Ajay Vaishnav / Zee Research Group
That Francois Hollande chose India to be his first Asian destination for a bilateral trip after assuming the French Presidency May last year highlights New Delhi’s salience in Paris’ diplomatic and strategic designs. The gesture hasn’t been missed in India with Prime Minister Manmohan Singh personally highlighting Paris’ special status at the joint press conference held after the bilateral talks in New Delhi last week.
Hollande was on a two-day visit to India mid February. The high-profile visit yielded a deal on a Short Range Surface-to-Air Missile deal worth nearly USD 6 billion.
While Russia remains India’s top most ally and an all-weather friend, Indo-French ties in the last two decades have flourished remarkably well albeit in an understated way. The last two French presidents Jacques Chirac and Nicolas Sarkozy had taken personal interest in pushing ties with New Delhi. Paris had no problems with India conducting nuclear tests in 1998 and didn’t back the US-led anti-India sanctions in the aftermath period.
Even though India’s nuclear pariah status got revoked only after New Delhi improved its ties with the US, it doesn’t diminish the importance of sustained French advocacy for full integration of India into the new global order including its security architecture, i.e. permanent membership of the United Nations Security Council. In fact, India as an independent power centre in the present global order is congruous with France’s idea of a multi-polar view of the world.
Yet, the two nations’ interactions haven’t transformed qualitatively. The two countries need to chart a course where bilateral ties move uniquely beyond sharing a world view and military hardware buyer-seller role and harness true potential.
The starting point should obviously be defence and civil nuclear cooperation. A new chapter in the bilateral ties began with the Indian government last year selecting French Dassault Aviation’s Rafale fighter jets over Eurofighter Typhoon to provide 126 jets in what will be the world’s biggest purchase of warplanes in 15 years. A year has passed but there is no sign of the USD 11 billion deal even as the two sides maintain the negotiations on the sale of fighter jets are “progressing well”.
Likewise, there is no breakthrough in negotiations over liability clauses in the USD 9.4 billion deal to supply six nuclear reactors in Jaitapur, Maharashtra. A memorandum of understanding to cooperate on the construction of the Jaitapur plant, including lifetime fuel supply for the units, was signed by Nuclear Power Corporation of India Ltd (NPCIL) and Areva in February 2009. Post-Fukushima, the two nations are holding extensive deliberations over risk factors and civil nuclear liability.
However, the immediate respite for the two nations is the conclusion of the long-drawn negotiations for surface-to-air missile Maitri – a joint development project worth USD 6 billion during Hollande-Singh talks.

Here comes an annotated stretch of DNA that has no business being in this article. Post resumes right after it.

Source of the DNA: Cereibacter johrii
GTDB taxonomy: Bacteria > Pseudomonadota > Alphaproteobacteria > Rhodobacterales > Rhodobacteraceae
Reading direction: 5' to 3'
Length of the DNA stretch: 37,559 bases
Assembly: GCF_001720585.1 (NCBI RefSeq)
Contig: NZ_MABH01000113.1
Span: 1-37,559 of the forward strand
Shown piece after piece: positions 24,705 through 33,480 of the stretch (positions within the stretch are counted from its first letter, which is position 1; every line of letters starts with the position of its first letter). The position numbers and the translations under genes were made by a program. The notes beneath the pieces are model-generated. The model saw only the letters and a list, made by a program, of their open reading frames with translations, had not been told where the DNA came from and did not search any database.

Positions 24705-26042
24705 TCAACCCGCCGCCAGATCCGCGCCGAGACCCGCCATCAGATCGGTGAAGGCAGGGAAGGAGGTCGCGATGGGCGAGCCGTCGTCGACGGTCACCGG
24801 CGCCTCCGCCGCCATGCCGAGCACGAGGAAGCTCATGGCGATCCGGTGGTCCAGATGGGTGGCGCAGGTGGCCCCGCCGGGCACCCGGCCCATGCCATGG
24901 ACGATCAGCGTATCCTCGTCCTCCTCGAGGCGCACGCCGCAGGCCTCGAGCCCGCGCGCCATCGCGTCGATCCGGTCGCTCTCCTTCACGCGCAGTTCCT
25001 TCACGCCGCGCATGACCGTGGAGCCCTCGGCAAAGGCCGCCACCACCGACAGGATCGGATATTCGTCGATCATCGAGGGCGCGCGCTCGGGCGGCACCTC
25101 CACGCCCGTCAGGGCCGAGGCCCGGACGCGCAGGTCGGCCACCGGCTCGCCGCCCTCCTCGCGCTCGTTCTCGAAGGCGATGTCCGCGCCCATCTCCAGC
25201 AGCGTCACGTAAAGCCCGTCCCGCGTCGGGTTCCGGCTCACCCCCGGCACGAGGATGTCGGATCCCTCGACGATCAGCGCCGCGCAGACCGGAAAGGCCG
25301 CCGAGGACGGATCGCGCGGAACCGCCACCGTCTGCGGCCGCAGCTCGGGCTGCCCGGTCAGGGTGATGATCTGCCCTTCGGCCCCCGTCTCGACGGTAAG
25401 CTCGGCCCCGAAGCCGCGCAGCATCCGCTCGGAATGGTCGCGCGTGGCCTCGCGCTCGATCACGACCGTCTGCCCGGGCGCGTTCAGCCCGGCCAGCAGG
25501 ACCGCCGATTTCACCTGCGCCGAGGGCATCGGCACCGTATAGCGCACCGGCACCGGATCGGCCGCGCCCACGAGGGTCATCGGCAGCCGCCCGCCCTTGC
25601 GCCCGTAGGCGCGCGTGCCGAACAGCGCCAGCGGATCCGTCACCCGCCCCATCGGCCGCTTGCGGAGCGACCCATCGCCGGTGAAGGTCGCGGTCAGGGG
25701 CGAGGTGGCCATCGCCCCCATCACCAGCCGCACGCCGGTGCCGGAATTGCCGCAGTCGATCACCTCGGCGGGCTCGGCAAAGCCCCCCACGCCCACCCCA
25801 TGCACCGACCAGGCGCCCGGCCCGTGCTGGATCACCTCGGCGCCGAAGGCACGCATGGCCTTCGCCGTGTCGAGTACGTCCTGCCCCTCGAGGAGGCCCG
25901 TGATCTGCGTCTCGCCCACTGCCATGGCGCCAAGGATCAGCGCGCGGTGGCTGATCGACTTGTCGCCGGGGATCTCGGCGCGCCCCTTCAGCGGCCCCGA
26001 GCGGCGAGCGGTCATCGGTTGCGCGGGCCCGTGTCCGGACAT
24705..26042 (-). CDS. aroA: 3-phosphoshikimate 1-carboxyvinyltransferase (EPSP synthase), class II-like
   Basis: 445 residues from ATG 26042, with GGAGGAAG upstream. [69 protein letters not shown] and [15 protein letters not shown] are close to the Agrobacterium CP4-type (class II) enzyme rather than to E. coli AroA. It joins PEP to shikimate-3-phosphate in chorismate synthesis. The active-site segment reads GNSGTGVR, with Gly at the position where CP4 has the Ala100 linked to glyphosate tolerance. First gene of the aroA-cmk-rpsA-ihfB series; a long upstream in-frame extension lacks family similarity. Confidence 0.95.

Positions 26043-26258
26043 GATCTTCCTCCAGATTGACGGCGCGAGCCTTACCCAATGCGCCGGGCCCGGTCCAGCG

From an Indian perspective, further progress in defence cooperation will be measured on the basis of transparency, cost-effectiveness, time-bound delivery and quality of equipments (especially after Gorshkov aircraft carrier experience vis-a-vis Russia) and technology transfer. On civil nuclear cooperation, France must adhere to former president Sarkozy’s “full” civil nuclear cooperation, including the transfer of uranium enrichment technology. France and India can benefit together with the latter’s emergence as a supplier of a full range of nuclear services at home and in the region.
An area of concern for both countries, especially France (with shrinking economy amid Euro zone debt crisis), is trade. Bloomberg has reported that from 13th in 2006, France has ebbed to 26th in 2012 in India’s list of largest trading partners. Commerce between the two nations amounted to USD 9 billion in 2012, well below a target set in 2008 during a visit by the then French president Nicolas Sarkozy of USD 16 billion. France’s imports and exports represented about 1.1 percent of India’s total trade, according to government data. It is needless to stress who stands to benefit from an enhanced trade engagement.
Yet another catchment area for both nations is extending cooperation against terrorism. India has joined the international effort led by France to stabilise Mali which is reeling under al Qaeda attacks. India has committed to giving USD 1 million for the upgrade of the Malian Army with a pledge to ramp up contribution for reconstruction to USD 100 million after the situation stabilizes. It’s the first time India will be involving itself in the political process as well as reconstruction of a country so far from its immediate sphere of influence. The move displays a growing confidence within the Indian foreign policy system.
An emerging area of cooperation between India and France is maritime security in the Indian Ocean, as suggested by security expert C Raja Mohan. There has been a lack of appreciation and ignorance in the Indian academia and security think-tanks vis-a-vis French presence (both military and possession of overseas territories) in the Indian Ocean. Enhanced maritime cooperation with the French Navy will boost Indian capabilities to secure its trade supply lines and vigilance.